He was the black sheep of the family. But she dearly loved this youngest son of hers. The other boys were law-abiding, hardworking lads, but Andy was the opposite. He had even spent time in jail but now newly released. Andy promised her he was a new man. He wanted to get a job and go straight. While in prison, he had learned about gardening, market gardening. If only he could get a job in one, he could avoid his old cronies. The only problem was there was no call for the produce from a market garden here in this economically deprived area.
He went off to the pub, and when walking home, a couple of thugs attacked and badly beat him up. They left him lying in a ditch, and it was quite by chance an elderly man walking his dog came upon him. An ambulance was called, and they whisked him to A&E. After setting his leg in plaster and his arm in a sling, he was sent to the ward.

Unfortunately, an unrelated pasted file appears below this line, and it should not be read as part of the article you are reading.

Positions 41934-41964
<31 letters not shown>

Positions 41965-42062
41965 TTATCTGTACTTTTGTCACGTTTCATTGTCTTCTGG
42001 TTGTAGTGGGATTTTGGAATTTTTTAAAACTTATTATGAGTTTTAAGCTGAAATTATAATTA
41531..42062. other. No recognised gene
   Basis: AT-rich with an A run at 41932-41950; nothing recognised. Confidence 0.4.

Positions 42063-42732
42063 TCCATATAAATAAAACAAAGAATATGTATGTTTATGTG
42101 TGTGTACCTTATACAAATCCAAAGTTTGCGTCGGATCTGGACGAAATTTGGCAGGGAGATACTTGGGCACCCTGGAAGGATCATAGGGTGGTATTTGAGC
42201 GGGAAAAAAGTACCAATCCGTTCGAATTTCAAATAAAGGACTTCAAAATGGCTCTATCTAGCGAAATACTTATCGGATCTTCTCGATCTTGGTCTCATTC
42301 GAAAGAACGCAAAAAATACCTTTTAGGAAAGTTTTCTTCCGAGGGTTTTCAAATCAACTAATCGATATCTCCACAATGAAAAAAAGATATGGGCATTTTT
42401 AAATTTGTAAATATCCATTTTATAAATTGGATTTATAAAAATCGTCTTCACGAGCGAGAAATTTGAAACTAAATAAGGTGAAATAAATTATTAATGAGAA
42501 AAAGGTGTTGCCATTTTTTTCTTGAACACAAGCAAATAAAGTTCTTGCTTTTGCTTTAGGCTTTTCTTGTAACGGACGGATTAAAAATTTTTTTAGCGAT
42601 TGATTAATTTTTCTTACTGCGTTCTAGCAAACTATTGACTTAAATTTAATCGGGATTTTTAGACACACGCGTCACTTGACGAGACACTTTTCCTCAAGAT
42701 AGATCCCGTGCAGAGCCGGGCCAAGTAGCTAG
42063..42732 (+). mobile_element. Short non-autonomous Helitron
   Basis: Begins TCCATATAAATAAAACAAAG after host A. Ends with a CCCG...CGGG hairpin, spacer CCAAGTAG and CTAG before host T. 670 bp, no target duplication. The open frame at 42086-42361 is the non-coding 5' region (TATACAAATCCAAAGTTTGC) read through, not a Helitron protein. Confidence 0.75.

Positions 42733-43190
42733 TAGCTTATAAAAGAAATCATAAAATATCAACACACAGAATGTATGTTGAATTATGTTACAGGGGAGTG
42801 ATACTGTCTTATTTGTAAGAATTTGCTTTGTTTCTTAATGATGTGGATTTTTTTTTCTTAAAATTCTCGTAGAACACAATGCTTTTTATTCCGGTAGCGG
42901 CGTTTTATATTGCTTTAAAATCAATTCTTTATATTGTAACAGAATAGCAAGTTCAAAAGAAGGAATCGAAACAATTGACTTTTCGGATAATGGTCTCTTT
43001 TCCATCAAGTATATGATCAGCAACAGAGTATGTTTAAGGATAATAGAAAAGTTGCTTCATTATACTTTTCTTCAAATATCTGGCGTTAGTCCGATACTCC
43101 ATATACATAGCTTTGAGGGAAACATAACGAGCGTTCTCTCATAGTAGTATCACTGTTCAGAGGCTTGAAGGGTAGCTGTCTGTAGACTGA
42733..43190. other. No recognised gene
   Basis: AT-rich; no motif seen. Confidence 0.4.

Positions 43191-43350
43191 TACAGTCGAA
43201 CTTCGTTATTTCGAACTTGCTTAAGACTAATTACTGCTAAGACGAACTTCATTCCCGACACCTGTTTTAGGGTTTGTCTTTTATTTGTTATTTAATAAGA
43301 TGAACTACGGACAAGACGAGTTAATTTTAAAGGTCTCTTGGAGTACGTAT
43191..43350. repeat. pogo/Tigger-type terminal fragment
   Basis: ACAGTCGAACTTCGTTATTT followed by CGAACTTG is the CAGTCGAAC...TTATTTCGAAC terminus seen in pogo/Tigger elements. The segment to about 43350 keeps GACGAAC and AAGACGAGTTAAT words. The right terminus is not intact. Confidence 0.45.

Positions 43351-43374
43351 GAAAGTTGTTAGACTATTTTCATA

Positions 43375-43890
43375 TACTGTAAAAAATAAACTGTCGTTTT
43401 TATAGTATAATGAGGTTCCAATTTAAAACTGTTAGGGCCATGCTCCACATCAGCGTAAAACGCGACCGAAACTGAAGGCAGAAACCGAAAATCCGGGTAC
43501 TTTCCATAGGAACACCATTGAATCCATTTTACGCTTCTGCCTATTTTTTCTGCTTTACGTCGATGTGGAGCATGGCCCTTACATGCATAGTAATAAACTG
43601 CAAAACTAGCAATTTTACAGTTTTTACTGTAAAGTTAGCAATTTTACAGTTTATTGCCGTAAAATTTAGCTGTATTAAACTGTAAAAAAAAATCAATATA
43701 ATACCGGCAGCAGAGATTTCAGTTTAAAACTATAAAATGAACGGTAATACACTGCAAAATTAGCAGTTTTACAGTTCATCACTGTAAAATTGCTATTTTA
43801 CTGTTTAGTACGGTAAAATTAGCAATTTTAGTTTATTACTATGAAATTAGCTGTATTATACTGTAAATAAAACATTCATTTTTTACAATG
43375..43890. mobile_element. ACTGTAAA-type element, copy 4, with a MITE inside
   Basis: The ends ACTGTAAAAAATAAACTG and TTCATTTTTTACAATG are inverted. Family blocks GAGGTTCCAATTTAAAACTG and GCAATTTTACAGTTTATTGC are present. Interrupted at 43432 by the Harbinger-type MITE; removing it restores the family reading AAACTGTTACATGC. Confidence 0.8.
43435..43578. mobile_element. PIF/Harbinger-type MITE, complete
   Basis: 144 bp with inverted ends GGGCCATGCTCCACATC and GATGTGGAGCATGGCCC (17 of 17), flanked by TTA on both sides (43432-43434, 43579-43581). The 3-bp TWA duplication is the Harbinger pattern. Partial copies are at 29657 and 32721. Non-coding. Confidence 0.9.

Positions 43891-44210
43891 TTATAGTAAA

Poor Shirley was distraught when he hadn’t come home and phoned his brothers.
“Mum, he’s in hospital rather badly beaten up.”
The next day she was by his bed. “What happened, Andy? I know the police have been to see you. I don’t want any silly stories from you.”
“Mum, I don’t know what happened. It was dark, and they attacked me from behind.”
“Do you expect me to believe that? They were your old friends, weren’t they?”
“I don’t know who did this.”
She looked at him, her eyebrows creasing her forehead, head tipped on the side.
He said, “Would I lie to you?”
On discharge, she told him. “I’ve got you a job as a gardener at the Grange.”